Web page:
HIKE! The Husky Adventure

Its not long now till Gemma and I head off and leave Toronto and then Canada altogether and we wanted a unique Canadian experience to remember from our time here.  We had contemplated a wine tour in the Niagara region  but we could do that in the Hunter Valley anytime, driving a dogteam through a forest might be a little more challenging to do anywhere at home.

We have created another movie for your enjoyment but please keep reading as there is more below surounding our adventure.

As you can see, quite a hands on experience.

Our day started at 7:30am when we left to pick up our hire car.  We drove quickly to Haliburton, which is aproximately 230kms North of Toronto and stopped to have a late breakfast.  From there we continued another 30kms North along an un-plowed, snow and ice covered rural road past Fort Irwin (military training ground) to arrive right on time at 1:30pm.

You might remember the last time I was able to play with a toy for a day I wrote how much I wanted to have one of my own.  I’m very much a dog person but now a Siberian Husky tops my list of dogs to own.  The dogs are just beautiful with such intense blue eyes.  They are working dogs and can be a bit agressive with each other, but they just loved a good pat or scratch around the ears and were very friendly and approachable. 

While commands may vary depending on where the dogs are trained, there are 3 main things to remember.  To get things rolling (perhaps sliding?) a shove on the sled and a firm ‘Hike’ will have the team of 5 dogs charging forwards.   Occassionally a member of the team can get a little distracted (54 other dogs on the trail, doing their business can leave for an interesting smell at times) a sharp yell of ‘On by’ will normaly regain there attention.  Finally, when coming to a halt, ‘Whoa’ and liberal use of the brake does the job better than any ABS.

The film you watched is a 5 minute snapshot of what was a 4 hour tour.  We drove the dogs for a 7kms round trip with a short break for hot chocolate and scooby snacks.  There was a light snow fall for most of the trip which made it all the more picturesque. 

What you might not have gathered from the movie is that there is some effort required from the driver, especially going up hills.  To give the dogs a break the driver jumps off the back and runs up the hills lightening the load.  Considering Gemma spent most of the time in the sled and the 4.5 hour return car trip through heavy snow and zero visibility, I am pretty much spent.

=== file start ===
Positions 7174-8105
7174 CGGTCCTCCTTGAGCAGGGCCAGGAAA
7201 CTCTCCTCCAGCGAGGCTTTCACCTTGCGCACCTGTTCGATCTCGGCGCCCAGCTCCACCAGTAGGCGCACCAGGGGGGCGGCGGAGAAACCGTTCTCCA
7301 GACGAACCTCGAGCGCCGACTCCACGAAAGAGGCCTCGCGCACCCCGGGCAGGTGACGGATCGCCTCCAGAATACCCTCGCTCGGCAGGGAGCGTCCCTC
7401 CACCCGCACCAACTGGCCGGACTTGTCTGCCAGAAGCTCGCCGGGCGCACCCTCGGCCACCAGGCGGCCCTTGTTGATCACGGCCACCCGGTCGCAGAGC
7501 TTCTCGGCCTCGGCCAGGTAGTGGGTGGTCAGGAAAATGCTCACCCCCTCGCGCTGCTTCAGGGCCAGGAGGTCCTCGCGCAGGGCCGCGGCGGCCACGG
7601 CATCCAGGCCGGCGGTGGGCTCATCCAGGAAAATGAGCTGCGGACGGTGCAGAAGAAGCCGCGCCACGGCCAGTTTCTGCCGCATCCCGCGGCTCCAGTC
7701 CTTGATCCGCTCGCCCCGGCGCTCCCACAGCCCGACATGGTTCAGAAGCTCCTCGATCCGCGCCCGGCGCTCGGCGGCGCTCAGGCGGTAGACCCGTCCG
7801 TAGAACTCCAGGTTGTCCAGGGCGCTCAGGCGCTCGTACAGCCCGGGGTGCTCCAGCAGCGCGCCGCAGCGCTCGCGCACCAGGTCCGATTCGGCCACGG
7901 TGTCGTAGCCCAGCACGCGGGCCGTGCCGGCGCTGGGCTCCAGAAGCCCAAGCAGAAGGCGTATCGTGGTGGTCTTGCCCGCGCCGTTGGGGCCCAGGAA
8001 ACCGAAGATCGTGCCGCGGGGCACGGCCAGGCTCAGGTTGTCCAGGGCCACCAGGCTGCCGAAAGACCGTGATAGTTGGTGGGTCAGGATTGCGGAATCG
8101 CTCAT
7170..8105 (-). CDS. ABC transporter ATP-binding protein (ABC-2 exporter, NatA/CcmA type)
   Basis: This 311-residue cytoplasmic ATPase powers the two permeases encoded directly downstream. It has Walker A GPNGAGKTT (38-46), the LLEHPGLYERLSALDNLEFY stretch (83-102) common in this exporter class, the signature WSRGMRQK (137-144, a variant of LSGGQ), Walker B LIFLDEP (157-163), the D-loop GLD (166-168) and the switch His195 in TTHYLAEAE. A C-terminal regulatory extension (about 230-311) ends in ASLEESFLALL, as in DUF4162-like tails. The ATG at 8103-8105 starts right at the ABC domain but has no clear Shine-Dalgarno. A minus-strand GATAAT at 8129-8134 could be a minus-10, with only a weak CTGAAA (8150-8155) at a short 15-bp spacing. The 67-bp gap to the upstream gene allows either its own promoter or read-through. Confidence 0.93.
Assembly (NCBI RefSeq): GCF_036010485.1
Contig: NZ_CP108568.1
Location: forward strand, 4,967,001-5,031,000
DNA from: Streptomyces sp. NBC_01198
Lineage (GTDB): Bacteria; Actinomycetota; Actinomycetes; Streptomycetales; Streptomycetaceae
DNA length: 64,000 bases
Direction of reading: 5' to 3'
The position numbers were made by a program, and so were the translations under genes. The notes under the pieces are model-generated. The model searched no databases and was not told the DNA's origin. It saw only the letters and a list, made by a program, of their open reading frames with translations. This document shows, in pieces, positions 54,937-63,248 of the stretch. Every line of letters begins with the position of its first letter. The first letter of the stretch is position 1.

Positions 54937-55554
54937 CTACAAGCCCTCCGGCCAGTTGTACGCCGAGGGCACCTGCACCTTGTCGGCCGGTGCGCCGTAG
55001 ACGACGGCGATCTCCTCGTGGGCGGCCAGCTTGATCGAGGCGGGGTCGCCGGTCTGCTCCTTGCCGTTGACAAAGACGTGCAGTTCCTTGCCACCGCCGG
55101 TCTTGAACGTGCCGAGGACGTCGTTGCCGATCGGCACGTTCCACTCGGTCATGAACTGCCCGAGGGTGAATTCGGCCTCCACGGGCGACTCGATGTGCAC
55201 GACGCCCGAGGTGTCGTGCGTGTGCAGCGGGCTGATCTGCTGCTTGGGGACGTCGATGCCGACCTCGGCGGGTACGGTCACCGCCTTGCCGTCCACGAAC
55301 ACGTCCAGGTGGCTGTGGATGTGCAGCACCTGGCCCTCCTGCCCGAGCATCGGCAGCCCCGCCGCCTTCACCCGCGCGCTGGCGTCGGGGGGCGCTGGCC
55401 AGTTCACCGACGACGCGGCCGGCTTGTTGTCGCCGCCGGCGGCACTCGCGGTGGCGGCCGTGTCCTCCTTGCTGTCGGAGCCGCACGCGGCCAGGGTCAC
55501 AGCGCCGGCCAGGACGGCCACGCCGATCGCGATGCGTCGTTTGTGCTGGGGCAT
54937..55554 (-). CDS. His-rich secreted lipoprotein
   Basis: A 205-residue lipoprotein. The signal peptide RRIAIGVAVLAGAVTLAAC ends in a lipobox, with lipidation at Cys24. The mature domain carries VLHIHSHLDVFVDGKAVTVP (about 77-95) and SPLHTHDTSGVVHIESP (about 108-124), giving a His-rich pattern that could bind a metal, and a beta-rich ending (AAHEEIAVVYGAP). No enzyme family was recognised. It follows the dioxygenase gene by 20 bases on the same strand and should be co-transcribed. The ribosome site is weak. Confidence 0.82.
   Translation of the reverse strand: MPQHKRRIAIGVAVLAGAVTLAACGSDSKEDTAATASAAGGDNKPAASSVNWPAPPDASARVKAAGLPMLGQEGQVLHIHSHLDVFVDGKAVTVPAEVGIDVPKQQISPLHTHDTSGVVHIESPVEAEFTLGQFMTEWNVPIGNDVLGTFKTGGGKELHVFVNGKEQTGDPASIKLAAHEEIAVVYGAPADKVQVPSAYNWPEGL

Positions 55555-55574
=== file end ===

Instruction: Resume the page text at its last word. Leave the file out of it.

We really enjoyed this experience and recommend that everyone do this if you can (you know, if you’re in the neighbourhood).


3 thoughts on “HIKE! The Husky Adventure”

  1. Loved the video – as you said this was something particularly Canadian that you can remember. All that you needed to have added was to have Gemma arrested by a Mountie for speeding in a dog drawn vehicle.
    The music was well chosen and you left in just enough of the sound track for us to realise that you were going fast around corners.
    I think if you want to own a Huskie you need to live in Tumbarumba, the rest of OZ is just too hot and they seem to enjoy pulling that sled so much- maybe because it gets them out of the cage?


  2. Mabye Stu could get a team of huskies and I can play with them when I visit. He’s got a big yard.

    As to the speed, on the flat sections we were probably maintaining ~10km/h but I think the dogs could do this all day. Once or twice we may have gotten closer to 20km/h but only for short bursts. Not the fastest mode of transport but good for moving some weight.

    Down the hills, the sled actually wants to overtake the dogs even though they are running flat out, you have to ride the brake to prevent runing your team down.


  3. I like this idea, Stu its agreed, we will all be down this winter to go dog sledding, we may even bring a couple of tins of Pal?

    I can’t imagine keeping a team of five huskies is cheap, let alone the 120 dogs that Winterdance has.


Leave a Reply

Fill in your details below or click an icon to log in:

WordPress.com Logo

You are commenting using your WordPress.com account. Log Out /  Change )

Twitter picture

You are commenting using your Twitter account. Log Out /  Change )

Facebook photo

You are commenting using your Facebook account. Log Out /  Change )

Connecting to %s

%d bloggers like this: